On the other hand, there is the problem of unwillingness. Some Syrians that I have come across who have been in Austria for anything between 1-4 years, have not advanced further than A2 level in German, which is only the second of six levels to mastering a language in European standards. The problem is that A2 enables one to communicate very basically, but it won't give one the ability to work in a decent job and talk extensively about issues. So the result is, as is the case with the Turks in German speaking countries, the migrant society will decide to stick together rather than integrate, and integration is the founding pillar of the EU.

The solution is motivation, education, and proper social interactions primarily for the youth. Many of the new migrants are fairly young, which means that they are flexible in their thoughts, and accordingly, if the host nation can properly motivate them, they will be able to enthusiastically participate in language courses and integrate. Migrants who have already successfully integrated into the host society also could play an advisory role in the integration of young newcomers. Plus, if young people from both cultures engage more with one another in activities and try to build a bridge between the cultures, it could end the clash, which may solve the integration fears shared by Europeans.

'Integration does not come overnight'

A portion of European people also have misconceptions about Islam and refugees. Although I am Christian I grew up in a fairly conservative Muslim country, and had a lot of Muslim friends who explained to me the true spirit of Islam. If an Arab explains to the European, the difference between a Muslim and a terrorist they will become more understanding or worst case they pretend to agree. The European people need to be reminded that the refugees in their countries today ran away from those terrorists, some barely escaped with their lives.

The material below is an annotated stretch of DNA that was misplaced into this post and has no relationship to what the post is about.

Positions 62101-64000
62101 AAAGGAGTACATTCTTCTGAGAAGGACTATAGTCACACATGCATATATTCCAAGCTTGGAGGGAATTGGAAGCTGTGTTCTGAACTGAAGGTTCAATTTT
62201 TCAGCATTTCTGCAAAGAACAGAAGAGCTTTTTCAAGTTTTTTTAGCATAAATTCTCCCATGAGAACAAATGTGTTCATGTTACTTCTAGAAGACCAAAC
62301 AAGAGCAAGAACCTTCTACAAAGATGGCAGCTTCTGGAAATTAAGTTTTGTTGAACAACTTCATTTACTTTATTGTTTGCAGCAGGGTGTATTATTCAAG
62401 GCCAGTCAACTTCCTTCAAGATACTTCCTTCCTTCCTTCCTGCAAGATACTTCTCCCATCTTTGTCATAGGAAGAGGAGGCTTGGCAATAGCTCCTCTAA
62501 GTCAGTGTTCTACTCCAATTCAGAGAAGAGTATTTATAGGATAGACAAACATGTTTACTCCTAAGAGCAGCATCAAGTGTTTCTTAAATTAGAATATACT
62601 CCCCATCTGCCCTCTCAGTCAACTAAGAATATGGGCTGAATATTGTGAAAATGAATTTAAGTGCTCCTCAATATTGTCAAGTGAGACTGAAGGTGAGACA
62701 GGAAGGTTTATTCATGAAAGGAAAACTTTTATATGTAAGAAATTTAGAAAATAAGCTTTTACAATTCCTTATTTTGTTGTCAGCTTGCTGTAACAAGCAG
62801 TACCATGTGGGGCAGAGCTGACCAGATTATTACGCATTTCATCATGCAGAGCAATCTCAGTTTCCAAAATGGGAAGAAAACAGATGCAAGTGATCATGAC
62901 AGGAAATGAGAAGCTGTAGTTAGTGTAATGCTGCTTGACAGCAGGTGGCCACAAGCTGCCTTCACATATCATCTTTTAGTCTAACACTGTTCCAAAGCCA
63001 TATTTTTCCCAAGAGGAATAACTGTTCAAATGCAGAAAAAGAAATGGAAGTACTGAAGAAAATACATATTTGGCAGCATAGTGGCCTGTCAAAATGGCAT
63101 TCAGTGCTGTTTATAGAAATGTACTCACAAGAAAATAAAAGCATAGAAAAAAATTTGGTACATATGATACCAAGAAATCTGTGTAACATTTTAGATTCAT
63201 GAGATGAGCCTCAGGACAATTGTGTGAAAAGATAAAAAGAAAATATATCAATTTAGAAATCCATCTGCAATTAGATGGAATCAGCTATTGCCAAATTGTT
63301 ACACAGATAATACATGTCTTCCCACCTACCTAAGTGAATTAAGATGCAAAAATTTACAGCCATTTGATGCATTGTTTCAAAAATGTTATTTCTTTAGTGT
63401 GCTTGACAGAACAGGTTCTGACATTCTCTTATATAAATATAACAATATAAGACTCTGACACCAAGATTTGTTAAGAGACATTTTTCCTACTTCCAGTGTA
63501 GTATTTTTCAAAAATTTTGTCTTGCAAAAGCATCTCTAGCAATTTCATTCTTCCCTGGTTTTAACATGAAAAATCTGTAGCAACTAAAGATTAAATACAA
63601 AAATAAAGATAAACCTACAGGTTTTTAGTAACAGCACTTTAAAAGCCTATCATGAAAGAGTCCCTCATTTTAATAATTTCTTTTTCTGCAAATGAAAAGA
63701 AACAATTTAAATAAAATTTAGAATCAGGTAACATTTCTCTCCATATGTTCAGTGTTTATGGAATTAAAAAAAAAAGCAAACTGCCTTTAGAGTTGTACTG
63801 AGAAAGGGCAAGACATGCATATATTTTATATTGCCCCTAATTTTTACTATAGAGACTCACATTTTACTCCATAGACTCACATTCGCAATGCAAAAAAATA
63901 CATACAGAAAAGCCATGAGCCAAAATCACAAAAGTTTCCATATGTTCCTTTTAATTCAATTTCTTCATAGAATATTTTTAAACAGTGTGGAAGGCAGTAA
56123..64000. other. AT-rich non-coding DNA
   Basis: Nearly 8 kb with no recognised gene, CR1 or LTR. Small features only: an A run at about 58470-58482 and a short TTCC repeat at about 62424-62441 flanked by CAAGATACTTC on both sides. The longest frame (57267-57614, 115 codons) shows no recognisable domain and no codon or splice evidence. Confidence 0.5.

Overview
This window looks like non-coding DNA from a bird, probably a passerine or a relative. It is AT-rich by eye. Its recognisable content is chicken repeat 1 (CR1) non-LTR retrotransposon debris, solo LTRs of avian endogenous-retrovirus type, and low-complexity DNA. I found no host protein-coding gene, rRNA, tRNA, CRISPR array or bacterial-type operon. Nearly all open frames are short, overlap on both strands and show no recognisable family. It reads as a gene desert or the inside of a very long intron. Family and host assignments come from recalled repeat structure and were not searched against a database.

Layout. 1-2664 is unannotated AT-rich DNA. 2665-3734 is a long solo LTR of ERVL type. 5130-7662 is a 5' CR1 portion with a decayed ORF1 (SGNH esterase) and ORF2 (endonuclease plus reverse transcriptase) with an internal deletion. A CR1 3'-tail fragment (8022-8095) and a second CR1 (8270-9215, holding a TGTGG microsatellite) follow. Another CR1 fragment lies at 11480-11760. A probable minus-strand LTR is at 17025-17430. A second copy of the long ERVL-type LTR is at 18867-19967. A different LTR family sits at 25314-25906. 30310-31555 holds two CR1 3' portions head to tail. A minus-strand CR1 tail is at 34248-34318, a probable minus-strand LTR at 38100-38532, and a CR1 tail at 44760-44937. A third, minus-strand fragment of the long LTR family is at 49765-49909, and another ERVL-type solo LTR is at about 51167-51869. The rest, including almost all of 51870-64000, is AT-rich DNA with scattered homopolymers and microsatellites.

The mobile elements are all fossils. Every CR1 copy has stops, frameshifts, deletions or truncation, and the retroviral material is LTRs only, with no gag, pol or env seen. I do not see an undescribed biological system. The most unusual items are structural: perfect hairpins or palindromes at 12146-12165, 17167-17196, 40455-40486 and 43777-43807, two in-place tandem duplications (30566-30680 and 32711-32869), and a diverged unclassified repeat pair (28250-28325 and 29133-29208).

Lastly, once the newcomer has settled down and got over the cultural jetlag, they should leave their cultural restraints at home and force themselves to go and interact with their new host country and learn about them; or else they're no better than the ignorant European right wing extremists. Not by abandoning one's beliefs or heritage, but rather one should be more accepting of the other, one shouldn't hold on too tightly to his opinions in a manner that disturbs the other. Integration does not come overnight, but it does succeed with cooperation from both sides. When migrants interact with the host nation, they can show that migrants are not something to be scared of, but rather they are people who want to become part of their new country.

Majd Nassan has a bachelor of Arts in political studies from the American University of Beirut (AUB). He will be starting his post graduate studies at the Diplomatic Academy in September. Additionally Majd founded "hand in Hand" a student-led project to aid Syrian refugees in Lebanon. Since graduating in December 2014, Majd interned for the Carnegie Middle East Center, and after worked as a research assistant at AUB until he came to Austria.